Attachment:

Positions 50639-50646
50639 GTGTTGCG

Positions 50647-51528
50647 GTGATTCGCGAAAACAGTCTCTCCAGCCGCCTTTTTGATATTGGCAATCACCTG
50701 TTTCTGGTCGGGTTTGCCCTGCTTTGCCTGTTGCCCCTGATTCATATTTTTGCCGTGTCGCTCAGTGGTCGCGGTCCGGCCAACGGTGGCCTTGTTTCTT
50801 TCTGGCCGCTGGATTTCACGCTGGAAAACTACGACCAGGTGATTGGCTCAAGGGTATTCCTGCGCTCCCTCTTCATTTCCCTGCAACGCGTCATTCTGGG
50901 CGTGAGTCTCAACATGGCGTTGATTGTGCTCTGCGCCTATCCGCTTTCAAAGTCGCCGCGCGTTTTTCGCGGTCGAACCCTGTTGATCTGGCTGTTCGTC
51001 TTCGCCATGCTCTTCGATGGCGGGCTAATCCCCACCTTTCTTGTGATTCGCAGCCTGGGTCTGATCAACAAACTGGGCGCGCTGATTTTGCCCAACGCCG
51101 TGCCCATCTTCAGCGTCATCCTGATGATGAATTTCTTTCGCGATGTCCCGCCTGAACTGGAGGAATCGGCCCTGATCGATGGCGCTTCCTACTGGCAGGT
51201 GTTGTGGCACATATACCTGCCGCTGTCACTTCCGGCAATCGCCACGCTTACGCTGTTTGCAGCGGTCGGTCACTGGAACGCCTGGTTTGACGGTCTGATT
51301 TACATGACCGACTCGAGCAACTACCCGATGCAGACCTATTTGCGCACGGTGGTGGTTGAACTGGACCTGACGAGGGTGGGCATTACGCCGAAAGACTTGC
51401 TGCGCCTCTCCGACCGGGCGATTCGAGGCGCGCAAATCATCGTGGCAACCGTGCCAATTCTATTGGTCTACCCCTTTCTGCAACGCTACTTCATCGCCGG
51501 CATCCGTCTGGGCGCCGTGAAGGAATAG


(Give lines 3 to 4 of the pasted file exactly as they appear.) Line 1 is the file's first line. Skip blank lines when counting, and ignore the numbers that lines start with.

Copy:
Positions 50647-51528
50647 GTGATTCGCGAAAACAGTCTCTCCAGCCGCCTTTTTGATATTGGCAATCACCTG